This Runner's Side-by-Side Photos Prove Nobody Looks Perfect All the Time
She wants all of us to stop letting "bad" photos ruin good memories.
We’ve all had less-than-flattering photos taken, whether at a wedding, a friend’s birthday party, or on a family vacation. When we look back at these snapshots, they should trigger happy memories. But for most of us, the sad fact is, poor lighting or a "bad" angle can rob us of the joy we felt in the moment.
One blogger is drawing attention to this familiar issue, and putting her foot down. Dorothy Beal, creator of the blog Mile Posts, is a run coach and 32-time marathoner. Her photo has been snapped by professional photographers on courses countless times, and as anyone who’s ever had a picture taken in the middle of a workout can imagine, mid-race photos aren't always pretty.
Over the weekend Beal posted two of her pics from a recent half marathon on Instagram. On the right, she looks happy and strong. On the left, she looks tired and sweaty. When Beal first saw the photo on the left, she forgot all her positive memories from that race in an instant.
“I was left questioning if there was a part of my body that didn't have cellulite,” she wrote in the caption. But Beal was determined not to let one unflattering image bring her down, or change her memory of what had been a fun and celebratory day.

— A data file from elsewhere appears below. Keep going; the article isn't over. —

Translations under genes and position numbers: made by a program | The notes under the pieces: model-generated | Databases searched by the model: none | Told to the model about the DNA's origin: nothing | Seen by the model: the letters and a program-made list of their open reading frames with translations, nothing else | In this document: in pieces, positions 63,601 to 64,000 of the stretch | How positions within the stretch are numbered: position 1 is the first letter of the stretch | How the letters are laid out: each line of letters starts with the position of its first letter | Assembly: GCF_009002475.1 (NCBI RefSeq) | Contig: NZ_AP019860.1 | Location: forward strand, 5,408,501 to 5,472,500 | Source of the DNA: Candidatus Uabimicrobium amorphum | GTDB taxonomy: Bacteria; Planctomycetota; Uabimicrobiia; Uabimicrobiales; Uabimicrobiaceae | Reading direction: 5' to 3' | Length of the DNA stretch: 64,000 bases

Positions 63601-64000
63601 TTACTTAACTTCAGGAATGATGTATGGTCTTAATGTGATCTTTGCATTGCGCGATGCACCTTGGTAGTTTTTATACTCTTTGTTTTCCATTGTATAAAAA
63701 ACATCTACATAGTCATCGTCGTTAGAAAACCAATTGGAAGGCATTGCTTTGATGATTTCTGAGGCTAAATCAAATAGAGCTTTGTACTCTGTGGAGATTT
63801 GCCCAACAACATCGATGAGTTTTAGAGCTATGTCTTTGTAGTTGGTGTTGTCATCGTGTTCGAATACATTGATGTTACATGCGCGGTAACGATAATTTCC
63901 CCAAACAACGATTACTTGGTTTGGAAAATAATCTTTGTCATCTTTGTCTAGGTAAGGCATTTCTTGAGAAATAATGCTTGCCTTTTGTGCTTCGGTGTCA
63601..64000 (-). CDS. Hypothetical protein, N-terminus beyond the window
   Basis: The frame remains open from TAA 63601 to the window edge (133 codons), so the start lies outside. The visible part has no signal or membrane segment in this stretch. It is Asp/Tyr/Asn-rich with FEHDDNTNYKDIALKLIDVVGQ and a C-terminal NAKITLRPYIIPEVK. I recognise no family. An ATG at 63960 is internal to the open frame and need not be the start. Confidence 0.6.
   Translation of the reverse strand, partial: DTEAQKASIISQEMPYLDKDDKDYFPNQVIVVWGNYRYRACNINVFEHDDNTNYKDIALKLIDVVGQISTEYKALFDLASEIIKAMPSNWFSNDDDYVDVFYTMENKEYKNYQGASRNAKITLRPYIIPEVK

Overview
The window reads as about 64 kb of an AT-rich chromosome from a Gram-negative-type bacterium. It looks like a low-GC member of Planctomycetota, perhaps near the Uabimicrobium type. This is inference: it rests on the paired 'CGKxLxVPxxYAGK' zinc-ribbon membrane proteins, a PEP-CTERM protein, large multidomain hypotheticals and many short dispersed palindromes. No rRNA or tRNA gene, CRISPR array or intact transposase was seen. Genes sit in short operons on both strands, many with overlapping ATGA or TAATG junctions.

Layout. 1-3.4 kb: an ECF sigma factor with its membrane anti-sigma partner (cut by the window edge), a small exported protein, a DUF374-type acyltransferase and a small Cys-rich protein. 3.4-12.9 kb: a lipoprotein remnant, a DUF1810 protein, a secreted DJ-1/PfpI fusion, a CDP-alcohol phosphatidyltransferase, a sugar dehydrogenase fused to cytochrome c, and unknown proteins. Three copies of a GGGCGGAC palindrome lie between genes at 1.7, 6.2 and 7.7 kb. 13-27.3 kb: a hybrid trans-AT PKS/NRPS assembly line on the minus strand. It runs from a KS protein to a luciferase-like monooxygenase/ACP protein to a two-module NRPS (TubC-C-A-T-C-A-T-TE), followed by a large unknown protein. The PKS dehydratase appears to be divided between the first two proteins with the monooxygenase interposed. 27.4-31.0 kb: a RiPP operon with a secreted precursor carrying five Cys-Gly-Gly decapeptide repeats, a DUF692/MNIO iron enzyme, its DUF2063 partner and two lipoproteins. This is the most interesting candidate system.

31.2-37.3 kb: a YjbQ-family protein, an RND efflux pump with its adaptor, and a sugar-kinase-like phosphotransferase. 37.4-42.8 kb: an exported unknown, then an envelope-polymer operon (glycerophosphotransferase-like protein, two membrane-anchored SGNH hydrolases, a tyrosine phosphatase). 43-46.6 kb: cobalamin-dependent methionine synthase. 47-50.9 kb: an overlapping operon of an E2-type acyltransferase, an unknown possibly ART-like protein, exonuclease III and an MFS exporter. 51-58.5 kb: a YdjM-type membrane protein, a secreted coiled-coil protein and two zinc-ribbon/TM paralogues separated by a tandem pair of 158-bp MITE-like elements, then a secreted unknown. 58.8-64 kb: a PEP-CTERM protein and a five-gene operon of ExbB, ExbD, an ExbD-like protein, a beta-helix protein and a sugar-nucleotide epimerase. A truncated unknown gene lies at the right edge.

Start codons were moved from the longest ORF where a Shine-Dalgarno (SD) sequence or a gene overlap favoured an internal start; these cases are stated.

“A race photo is ONE SINGLE moment in time and I let one of them steal joy from me,” Beal said. “Most times we don't look great while we run, but that's not why we run anyways, we run to FEEL like I look in the photo on the right - HAPPY.”
Still, it took time for Beal to work up the courage to share both images. "I've had both of those pictures stitched together waiting to post for months now," she explained in an email to Health. "But every time I went to post them there was this little voice of self-doubt that told me not to for fear of judgment."
The response she has received so far (including nearly three thousand likes) has been overwhelmingly positive. Many people have commented that they can relate, and several runners have said that they too have let race photos make them feel insecure. They all appreciate Beal's simple message: “Don't let a photo steal joy - you are worth so much more than one split second - moment in time.”
About a year ago, Beal created an Instagram account to promote body positivity called ihavearunnersbody. But as she points out, self-acceptance is often easier said than done. "I'll be the first to admit that while it's easy to preach it, it's very hard to really, truly at your core believe it and love yourself no matter what you look like," she says.
Posting her side-by-side photos for the world to see actually took take the power away from them, she says. "I'm not going to say I don't look like the woman on the left. I do. But I also look like the girl on the right! I'm a strong woman running 13.1 miles. I think when we share our vulnerable side it allows others to do the same," Beal explains.
"The next time someone sees a photo they dislike, I hope they remember my post and say 'Yep, happens to everyone,'" she says. "The only thing a race photo should tell you is that you are out there kicking butt doing an activity that improves your life in so many ways!"